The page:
Cheeto Jesus.jpgYes, another “Cheesus,” and again in Texas. We had one here last July, though it was Christ on the Cross–more than blasphemous enough for me. (And what it means for Protestant theology on the Eucharist, God knows.) This week’s version is a more pastoral Lord, or prayerful. The Preston Hollow paper reports:

Bell came across the strange snack a few weeks ago while she and her husband, Dan, were driving home from Houston. He bought her a bag of Cheetos in Jersey Village, she said, and everything was normal until she was about a third of the way through it.

“Then Jesus appeared,” Bell said with a laugh.

Until she decides what to do with the Cheeto, Bell is keeping it safe, wrapped in tissue inside a box that once held a wristwatch.

“What I’ve been worried about is if I have it around my house, it’ll get eaten,” the retired teacher said. “If not by a person, then by an ant.” …

“God is probably wherever you want to find God,” said the Rev. Diana Holbert, pastor of Grace United Methodist Church in Old East Dallas. “It seems like a little bit of a waste of time, but who am I to judge?”

Some friends have told Bell to put her Cheeto on eBay. Others told her to try to get it on Ellen DeGeneres’ talk show. But Matthews offered no such advice.
“I just told her I’m glad she’s found Jesus,” she said.
Yuk yuk. Right. Look, these things are such a staple of the culture it’s easy, and advisable, to dismiss them, or pass them around as funny emails. Last November it was Christ in a French toast. And earlier this month a coffee stain BVM (Blessed Virgin Mary for you newbies here) got the Onion treatment from Jonathan Tilove, who was understandably looking for divine help after rough going in the media industry.
But is there something more “substantial” at work? In a “Sightings” essay a while back, religion scholar Jeremy Biles made some connections of his own:

“Why are we fascinated with coincidences and unexpected resemblances? Why are they so often at the root of our narratives? Because chance resemblances and fortuitous convergences solicit interpretation. That is, they call out to be treated not merely as random occurrences, but rather as symbols — and symbols, philosopher of religion Paul Ricoeur writes, “give rise to thought.” But what precisely is religious about this fascination?

“Some believe that seeing the Holy Mother in a stain on the wall is an instance of wish fulfillment; it confirms faith. But I think that another level of wish fulfillment is at work. Humans partake of a desire for what astonishes — the irruption of the heterogeneous into the monotonous, the transformation of the everyday into the extraordinary. Coincidences, resemblances, and repetitions respond to a wish for the paranormal, the supernatural. And this desire compels a religio-aesthetic interpretation of life that engages the imagination and invigorates the soul.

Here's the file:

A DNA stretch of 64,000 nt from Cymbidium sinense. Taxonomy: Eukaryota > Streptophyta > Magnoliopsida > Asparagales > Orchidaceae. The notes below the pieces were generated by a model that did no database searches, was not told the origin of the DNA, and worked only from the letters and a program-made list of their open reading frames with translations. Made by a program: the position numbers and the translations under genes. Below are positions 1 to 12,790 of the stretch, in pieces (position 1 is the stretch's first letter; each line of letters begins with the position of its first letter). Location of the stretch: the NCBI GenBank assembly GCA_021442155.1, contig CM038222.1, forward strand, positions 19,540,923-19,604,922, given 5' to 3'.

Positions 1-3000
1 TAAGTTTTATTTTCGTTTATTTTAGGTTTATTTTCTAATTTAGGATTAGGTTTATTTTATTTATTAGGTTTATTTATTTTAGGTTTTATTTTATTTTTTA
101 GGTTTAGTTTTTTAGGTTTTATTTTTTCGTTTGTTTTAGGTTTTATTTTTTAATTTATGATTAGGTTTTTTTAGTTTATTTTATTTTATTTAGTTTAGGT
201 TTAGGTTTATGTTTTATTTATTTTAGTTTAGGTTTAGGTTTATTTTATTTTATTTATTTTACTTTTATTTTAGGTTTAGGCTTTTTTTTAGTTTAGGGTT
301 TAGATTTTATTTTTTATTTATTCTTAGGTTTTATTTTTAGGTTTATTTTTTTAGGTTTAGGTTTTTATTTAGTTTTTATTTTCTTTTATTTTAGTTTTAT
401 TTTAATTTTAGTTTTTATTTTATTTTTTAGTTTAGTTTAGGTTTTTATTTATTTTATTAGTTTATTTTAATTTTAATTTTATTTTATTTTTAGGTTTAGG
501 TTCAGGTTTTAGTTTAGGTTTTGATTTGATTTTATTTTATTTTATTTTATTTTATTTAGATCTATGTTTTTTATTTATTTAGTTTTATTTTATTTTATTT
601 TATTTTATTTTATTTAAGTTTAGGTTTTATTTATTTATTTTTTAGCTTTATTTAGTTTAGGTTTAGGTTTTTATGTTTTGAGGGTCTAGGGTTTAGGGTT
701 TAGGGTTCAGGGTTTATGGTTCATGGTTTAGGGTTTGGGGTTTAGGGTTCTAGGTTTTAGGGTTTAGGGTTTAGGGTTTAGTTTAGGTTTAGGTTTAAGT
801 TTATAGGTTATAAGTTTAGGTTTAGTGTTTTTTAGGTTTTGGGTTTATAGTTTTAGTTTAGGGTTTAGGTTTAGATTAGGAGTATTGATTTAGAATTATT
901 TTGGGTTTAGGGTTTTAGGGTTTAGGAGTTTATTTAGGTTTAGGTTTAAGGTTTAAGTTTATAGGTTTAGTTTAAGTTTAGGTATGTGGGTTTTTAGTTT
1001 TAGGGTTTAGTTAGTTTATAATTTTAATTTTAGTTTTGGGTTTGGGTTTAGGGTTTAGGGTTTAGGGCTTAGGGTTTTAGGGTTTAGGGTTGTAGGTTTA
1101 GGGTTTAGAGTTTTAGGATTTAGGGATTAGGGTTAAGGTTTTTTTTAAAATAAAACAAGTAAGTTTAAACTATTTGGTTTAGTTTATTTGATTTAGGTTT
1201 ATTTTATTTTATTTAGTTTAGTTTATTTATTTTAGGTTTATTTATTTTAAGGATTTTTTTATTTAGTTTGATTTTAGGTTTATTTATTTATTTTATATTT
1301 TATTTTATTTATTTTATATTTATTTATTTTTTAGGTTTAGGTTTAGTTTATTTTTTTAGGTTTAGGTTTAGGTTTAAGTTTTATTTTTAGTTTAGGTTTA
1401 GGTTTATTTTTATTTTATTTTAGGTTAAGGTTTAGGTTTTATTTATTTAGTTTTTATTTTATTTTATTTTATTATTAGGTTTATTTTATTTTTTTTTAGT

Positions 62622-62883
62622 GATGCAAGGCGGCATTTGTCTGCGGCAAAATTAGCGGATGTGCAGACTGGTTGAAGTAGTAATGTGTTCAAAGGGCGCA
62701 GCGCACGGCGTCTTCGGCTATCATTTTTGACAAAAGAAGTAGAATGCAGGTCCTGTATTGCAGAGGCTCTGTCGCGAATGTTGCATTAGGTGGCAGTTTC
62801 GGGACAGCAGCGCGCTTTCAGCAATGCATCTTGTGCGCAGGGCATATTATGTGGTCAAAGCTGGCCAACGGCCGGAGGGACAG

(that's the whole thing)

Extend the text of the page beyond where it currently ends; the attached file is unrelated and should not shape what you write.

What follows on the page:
“So when Jesus appears on tortilla, it is not — or not only — the sacred figure that makes the artifact “religious,” for the religious visage is a second-order representation; it simply makes more literal the seemingly supernatural quality of the fortuitous likeness. It is the resemblance itself that is miraculous.

“Coincidences and chance resemblances inject our lives with something beyond quotidian reality, making of everyday existence a metaphysical expedition, an ongoing adventure of interpretive engagement. And whether they are, in fact, signs written by a divine author or random occurrences, coincidences and resemblances become kernels of stories that enhance the meaning of our lives. They give rise to thought, they exercise our symbolic faculties, they arouse and focus our attention — and attention, it has been said, is the natural prayer of the soul.”

Then again, it could just be all about our neurons: as this NYT–with a great image gallery–story reports, it’s all about the face-recognition “software” in our brains:

Dr. Tsao’s investigation yielded a surprising related finding: areas of the brain she had identified as face-specific occasionally lighted up in response to objects that bore only a passing resemblance to faces.

“Nonface objects may have certain features that are weakly triggering these face cells,” she said. “If you go above a certain threshold, the monkeys might think that they’re seeing a face.” In the same way, she said, objects like cinnamon buns, rocky outcroppings and cloud formations may set off face radar if they bear enough resemblance to actual faces.

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